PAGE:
3. Other frameworks/libraries

    Refer to the documentation of your framework.


Validation

You can always do your validation in JavaScript, but with HTML5 we also have native validation.

<!-- Must be a 5 digit number -->
<input type="number" required pattern="\d{5}">

You don't even need any JavaScript! Whenever native validation is not supported, you can fallback to a JavaScript validator.

Demo: http://jsfiddle.net/DerekL/L23wmo1L/

  • 101
    That 5 lines of "ghastly...ugly" code replaces the required functionality provided by 4,000 lines of jQuery, which must also be "ghastly...ugly" code too. – RobG Sep 14 '11 at 0:57
  • 45
    I don't have much against jQuery, only those who use it as a kind of magic incantation without realising that they can replace the entire thing with a few lines of code. Why not take the time to find out how browsers actually work? It's really not that hard. – RobG Sep 14 '11 at 1:00
  • 4
    @Ben - and just because you can do something with a library doesn't mean you should either, nor should others be dissuaded from learning the basics by replies of "just use library x". When someone asks a specific question about javascript, it's polite to answer the question using plain javascript. By all means suggest something from your library of choice, but answering the question should be the first priority. – RobG Sep 14 '11 at 1:11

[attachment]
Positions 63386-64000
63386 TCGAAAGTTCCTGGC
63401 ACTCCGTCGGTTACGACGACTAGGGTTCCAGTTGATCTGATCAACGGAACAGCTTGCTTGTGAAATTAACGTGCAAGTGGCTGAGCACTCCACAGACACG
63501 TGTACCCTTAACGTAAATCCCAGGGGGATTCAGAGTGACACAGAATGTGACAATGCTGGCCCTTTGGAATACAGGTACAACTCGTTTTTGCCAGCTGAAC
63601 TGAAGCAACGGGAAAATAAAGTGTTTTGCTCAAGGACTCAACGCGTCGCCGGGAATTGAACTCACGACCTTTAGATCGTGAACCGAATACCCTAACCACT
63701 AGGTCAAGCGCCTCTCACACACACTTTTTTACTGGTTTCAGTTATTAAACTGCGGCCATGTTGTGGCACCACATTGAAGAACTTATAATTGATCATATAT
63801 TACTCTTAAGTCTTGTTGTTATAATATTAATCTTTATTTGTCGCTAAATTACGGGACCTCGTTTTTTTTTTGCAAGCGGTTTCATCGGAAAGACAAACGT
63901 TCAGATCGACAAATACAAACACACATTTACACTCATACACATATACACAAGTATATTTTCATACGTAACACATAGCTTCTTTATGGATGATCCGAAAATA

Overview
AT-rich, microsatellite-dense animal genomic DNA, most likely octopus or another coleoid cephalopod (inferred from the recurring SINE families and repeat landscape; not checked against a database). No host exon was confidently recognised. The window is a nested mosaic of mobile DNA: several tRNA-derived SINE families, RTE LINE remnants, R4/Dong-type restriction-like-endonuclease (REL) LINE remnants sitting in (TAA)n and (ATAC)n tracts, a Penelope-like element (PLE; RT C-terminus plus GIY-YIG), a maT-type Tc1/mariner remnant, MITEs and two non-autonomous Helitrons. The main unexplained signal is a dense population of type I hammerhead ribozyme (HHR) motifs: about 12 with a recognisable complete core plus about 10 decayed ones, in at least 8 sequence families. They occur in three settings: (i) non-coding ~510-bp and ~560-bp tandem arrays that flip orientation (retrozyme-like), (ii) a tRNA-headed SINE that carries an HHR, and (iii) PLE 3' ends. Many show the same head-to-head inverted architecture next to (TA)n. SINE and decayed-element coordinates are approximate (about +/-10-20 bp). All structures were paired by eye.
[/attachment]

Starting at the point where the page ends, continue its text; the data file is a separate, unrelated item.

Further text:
• 4
    I personally believe that a person should first knows the basics. – Derek 朕會功夫 Sep 14 '11 at 2:12
  • 4
    in the same spirit, we really should try writing more assembly language. Half-joking (I quite prefer a jquery solution and think it's an endless rabbit hole if you really want to understand what's going on under the hood), but yes, I am glad that I DO know some assembly language, and know how the TCP connections are made, etc. I still wouldn't hand anyone a lower level solution just for the sake of teaching them the wonders of whats-under-the-hood. – Josh Sutterfield Jul 8 '16 at 20:52